Check out the video above from the YWCA’s OWN IT initiative. For some reason, you don’t often hear about what young women think and what younger women want. We especially don’t hear enough about what black women really think and want. The YWCA recently did a survey and had some interesting findings that provide some insight, I think, into the future of America. Short version: Gen Y gets it and wants an active administration including a First Lady who’s a real leader to create change we can see in our everyday lives — Including on the subjects of fair pay and racial justice. Obama Transition Team: listen up. Here’s some selected deets:
• Three-quarters (77%) of young women (aged 18-29) say that “civil rights and racial
justice” should be a top priority for the new administration to address in the first year,
compared with half (54%) of older women (aged 30-70).
• Young women are more likely than older women to say that discrimination against
Blacks (42% vs. 24%) and Hispanics (28% vs. 18%) is a “very serious” problem in the
• Despite progress, Generation Y women say that discrimination will be a major obstacle
to the progress of women like them over the next ten years. Half (50%) of Generation
Y women say that racism or discrimination based on ethnicity or religion will be major
obstacles to the progress of women like them over the next ten years, compared with
three in 10 older women (aged 30-70).
• Generation Y women (aged 18-29) are likely to be more demanding of the new
administration than older women. Significantly more young women say that the new
administration must make several domestic issues “top priority” in the first year than older
women, including healthcare reform (87% v. 76%), quality and cost of education (85% v.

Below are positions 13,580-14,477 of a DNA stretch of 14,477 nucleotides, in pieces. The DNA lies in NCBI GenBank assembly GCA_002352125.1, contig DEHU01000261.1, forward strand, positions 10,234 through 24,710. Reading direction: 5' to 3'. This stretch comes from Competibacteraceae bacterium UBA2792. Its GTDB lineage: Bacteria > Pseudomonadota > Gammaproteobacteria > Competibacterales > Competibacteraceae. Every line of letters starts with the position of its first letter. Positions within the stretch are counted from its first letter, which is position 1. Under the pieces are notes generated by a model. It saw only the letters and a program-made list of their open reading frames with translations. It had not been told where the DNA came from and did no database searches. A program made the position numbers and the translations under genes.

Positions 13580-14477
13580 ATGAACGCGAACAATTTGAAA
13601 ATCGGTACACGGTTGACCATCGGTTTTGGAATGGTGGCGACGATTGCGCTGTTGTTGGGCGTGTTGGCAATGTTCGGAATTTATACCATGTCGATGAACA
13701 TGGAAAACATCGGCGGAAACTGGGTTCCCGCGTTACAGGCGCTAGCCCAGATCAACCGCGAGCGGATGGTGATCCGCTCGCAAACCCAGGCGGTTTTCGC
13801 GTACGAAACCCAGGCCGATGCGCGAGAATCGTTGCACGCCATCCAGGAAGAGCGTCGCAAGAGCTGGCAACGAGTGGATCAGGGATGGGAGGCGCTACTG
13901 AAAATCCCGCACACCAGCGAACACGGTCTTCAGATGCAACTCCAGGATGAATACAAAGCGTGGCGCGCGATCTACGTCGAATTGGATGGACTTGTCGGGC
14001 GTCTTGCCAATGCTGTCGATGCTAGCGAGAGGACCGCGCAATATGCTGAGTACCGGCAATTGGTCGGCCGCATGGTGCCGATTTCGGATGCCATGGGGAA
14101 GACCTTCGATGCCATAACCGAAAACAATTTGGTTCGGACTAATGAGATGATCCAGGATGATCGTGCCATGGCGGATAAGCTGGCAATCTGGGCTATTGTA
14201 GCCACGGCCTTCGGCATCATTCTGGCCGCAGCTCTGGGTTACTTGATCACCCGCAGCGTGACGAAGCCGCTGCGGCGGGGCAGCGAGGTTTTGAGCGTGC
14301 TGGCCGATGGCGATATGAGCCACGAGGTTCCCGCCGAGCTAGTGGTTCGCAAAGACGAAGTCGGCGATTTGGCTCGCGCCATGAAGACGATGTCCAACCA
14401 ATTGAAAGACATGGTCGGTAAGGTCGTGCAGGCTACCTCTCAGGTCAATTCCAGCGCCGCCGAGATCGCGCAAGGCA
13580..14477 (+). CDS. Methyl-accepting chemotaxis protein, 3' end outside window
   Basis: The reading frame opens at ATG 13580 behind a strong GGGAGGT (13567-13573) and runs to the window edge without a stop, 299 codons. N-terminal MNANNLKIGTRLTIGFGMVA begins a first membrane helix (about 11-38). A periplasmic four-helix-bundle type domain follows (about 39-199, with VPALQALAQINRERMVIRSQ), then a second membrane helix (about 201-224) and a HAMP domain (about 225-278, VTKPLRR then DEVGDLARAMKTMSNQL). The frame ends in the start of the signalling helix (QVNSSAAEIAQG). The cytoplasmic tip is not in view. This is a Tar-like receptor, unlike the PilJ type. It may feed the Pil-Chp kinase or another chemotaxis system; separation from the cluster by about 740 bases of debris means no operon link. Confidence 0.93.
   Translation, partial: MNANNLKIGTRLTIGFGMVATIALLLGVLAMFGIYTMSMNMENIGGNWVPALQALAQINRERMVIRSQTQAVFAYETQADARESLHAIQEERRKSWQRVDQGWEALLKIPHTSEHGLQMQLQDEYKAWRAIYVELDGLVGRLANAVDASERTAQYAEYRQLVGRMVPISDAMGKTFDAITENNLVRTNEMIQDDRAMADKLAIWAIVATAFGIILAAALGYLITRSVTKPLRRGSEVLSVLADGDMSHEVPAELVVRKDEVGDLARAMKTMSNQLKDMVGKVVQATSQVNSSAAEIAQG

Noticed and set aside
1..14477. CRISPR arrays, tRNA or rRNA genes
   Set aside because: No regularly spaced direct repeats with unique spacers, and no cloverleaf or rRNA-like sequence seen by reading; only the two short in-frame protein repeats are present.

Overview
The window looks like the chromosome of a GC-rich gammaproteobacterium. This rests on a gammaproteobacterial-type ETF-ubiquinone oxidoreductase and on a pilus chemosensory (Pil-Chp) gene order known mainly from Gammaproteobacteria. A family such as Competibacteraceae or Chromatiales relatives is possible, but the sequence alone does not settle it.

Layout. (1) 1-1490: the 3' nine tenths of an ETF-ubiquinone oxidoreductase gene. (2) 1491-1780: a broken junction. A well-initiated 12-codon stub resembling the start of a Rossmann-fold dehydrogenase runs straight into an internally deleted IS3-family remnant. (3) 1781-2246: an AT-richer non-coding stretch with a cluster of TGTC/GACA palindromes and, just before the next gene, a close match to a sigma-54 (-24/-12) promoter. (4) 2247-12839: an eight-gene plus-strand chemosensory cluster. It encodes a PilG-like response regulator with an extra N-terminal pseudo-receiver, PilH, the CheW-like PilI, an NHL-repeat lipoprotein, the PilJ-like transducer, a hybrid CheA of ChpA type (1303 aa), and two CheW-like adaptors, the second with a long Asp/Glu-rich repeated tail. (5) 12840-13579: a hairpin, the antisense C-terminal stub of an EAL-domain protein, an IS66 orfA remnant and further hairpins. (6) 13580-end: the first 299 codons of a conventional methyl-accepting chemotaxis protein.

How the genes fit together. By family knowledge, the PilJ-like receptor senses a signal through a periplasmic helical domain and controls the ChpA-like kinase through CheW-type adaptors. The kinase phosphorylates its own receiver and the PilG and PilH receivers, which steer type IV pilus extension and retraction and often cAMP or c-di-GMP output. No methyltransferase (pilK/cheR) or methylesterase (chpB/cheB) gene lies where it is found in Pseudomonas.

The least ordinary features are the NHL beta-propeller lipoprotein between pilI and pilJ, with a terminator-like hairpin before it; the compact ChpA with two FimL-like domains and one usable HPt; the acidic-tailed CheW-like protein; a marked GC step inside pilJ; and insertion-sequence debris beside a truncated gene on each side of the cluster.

76%), the housing crisis (83% v. 69%) and HIV/AIDS (66% v.45%).
• Women say that lack of jobs and other economic uncertainties are potentially the
greatest barriers to progress for women over the next ten years. Women say the top
barriers to progress for women like them are:
o Lack of retirement savings (70%)
o Major illness or medical expense (68%)
o Lack of jobs or layoffs due to jobs sent overseas (63%)
o Cost of college (60%)
o Lack of affordable and accessible childcare, tied with unequal pay (59%)
• Black women are more likely than White women to see major obstacles to the progress
of women like them over the next decade from all issues provided, except credit card
debt, in which Black and White women share similar concerns. The top of the list
includes: major illness or medical expense (84% v. 68%), unequal pay (81% v. 55%),
lack of retirement savings (78% v. 69%), lack of jobs and layoffs due to jobs sent
overseas (76% v. 60%) and cost of college/higher education (74% v. 58%).
• Race influences perceptions of sexism. By a two-to-one margin, more Black women
than White women say discrimination against women is a very serious problem
(45% to 19%).
• Most American women (57%) want the next First Lady to take a visible leadership role
and champion issues that are important to her. Older women, aged 63 to 70, would
prefer that she stays behind the scenes.
Cheryl Contee aka "Jill Tubman", Baratunde Thurston aka "Jack Turner", rikyrah, Leutisha Stills aka "The Christian Progressive Liberal", B-Serious, Casey Gane-McCalla, Jonathan Pitts-Wiley aka "Marcus Toussaint," Fredric Mitchell
Special Contributors: James Rucker, Rinku Sen, Phaedra Ellis-Lamkins, Adam Luna, Kamala Harris
Technical Contributor: Brandon Sheats